By U.S. Representative Bradley Byrne (AL-1)
I’ve written many times about the need for Congress to pass a reliable, long-term bill to fund our nation’s highway system. I’ve considered this one of my top priorities in Congress because of how important a new highway bill would be for our area.
I have repeatedly voted against short-term highway bills that simply put the problem off a few weeks or months. I believe it is critically important that Congress stop passing the buck on major issues and instead make the difficult decisions that our constituents elected us to make. We have to stop the cycle of governing from crisis to crisis.
In Southwest Alabama, we have numerous highway projects in need of attention. Whether it is four laning Highway 84 in Monroe and Clarke counties, finishing the Baldwin Beach Express out to I-65, or widening Highway 45 in north Mobile and Washington counties, there are projects all across the First Congressional District.
No local transportation project has gotten as much attention as the need for a new I-10 Bridge over the Mobile River. No matter where you live in Southwest Alabama, you have probably been affected by the backups on I-10. This project has been decades in the making, and the need gets greater every day.
Last week the House made some real progress when we passed a new, six-year highway bill. I was proud to support this legislation, which would provide the certainty needed to move forward with new projects and make much needed improvements to our nation’s ailing infrastructure.
Many Democrats wanted to pay for the highway bill by raising the gas tax, but this bill rejects that flawed idea and does not raise taxes at all. Additionally, the bill would reform our nation’s surface transportation system, promote innovation to make the highway system more efficient, and maintain a strong commitment to safety. The bill also helps streamline the federal bureaucracy and cut down on unnecessary paperwork.
Having a safe and reliable highway system is vitally important to a strong economy, and this bill will allow us to strengthen our highway system so we can remain competitive on the world stage. Prospective businesses always look at the local transportation system when deciding where to locate, so the highway bill most certainly can be considered a “jobs bill.”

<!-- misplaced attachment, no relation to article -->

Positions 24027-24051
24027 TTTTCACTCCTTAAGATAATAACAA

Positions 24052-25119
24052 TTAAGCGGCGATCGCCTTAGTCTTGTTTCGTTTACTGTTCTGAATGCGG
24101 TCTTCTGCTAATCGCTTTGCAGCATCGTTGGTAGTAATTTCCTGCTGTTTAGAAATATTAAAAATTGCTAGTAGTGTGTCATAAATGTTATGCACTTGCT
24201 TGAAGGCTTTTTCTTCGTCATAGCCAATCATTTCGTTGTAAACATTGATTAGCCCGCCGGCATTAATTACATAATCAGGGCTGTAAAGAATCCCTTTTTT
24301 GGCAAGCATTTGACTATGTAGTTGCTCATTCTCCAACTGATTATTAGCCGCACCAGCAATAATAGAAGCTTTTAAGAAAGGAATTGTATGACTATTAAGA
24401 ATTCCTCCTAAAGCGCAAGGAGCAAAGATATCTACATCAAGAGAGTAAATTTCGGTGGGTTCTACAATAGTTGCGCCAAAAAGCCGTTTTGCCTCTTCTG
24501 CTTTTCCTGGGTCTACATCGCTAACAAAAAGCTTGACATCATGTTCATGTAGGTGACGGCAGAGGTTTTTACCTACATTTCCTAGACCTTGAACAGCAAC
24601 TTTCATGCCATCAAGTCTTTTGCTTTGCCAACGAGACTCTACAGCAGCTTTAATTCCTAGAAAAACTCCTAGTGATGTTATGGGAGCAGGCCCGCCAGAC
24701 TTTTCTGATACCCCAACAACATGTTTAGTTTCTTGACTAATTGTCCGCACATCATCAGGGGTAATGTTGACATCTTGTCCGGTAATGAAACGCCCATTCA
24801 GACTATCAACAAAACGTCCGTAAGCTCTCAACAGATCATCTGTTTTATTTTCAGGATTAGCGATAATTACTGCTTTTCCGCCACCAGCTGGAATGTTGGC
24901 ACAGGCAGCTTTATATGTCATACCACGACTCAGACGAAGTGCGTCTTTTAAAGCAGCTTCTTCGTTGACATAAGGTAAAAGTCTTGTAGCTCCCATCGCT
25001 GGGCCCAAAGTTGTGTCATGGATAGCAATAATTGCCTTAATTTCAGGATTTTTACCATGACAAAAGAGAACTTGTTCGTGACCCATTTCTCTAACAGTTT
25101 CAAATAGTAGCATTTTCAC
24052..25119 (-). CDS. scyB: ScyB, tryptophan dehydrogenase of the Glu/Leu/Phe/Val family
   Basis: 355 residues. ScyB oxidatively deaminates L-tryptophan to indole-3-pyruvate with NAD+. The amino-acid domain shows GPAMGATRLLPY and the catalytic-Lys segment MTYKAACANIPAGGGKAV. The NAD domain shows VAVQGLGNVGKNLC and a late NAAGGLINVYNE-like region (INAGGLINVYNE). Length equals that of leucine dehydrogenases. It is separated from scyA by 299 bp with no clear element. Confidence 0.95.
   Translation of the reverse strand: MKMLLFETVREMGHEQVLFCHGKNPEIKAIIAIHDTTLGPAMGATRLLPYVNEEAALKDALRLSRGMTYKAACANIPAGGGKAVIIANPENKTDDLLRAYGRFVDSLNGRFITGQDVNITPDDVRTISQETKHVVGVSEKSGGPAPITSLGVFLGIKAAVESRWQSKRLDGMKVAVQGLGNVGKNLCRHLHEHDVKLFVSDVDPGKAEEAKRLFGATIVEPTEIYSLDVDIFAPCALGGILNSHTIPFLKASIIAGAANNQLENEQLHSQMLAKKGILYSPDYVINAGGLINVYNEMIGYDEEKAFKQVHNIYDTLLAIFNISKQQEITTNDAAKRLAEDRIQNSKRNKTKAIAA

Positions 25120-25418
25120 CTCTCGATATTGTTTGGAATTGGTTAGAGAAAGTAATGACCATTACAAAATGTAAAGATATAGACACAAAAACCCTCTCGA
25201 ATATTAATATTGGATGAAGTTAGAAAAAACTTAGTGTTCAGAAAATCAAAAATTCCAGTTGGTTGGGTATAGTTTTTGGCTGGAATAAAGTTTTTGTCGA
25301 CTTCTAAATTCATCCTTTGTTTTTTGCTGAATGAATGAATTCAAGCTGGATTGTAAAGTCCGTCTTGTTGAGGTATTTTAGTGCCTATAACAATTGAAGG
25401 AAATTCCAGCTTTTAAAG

I was especially pleased to see the highway bill include a new grant program for “Nationally Significant Freight and Highway Projects.” These are projects that generate national or regional economic benefits and reduce highway congestion and bottlenecks. Under this new program, it will be at the discretion of the Secretary of Transportation to pick which highway projects would qualify for the special funding.
The good news is that current Secretary of Transportation Anthony Foxx visited Mobile earlier this year at my invitation to learn more about the I-10 Bridge project. During his visit, he promised to make the project a priority, and I feel confident he would designate our project a “National Significant Freight and Highway Project.” This would go a long way toward securing the funding needed to build the bridge.
The House and Senate have each now passed a six-year highway bill. Since the bills are slightly different, a conference committee made up of House and Senate members has been formed to work out the differences. The current highway bill expires on November 20, so I am optimistic we can have a new, long-term bill finalized by that point.
If we are able to get the bill to the President’s desk for his signature, it would be the first highway bill authorizing more than two years of funding that the President has signed since 2005. That would be a major accomplishment and a big step toward improving our nation’s highway system.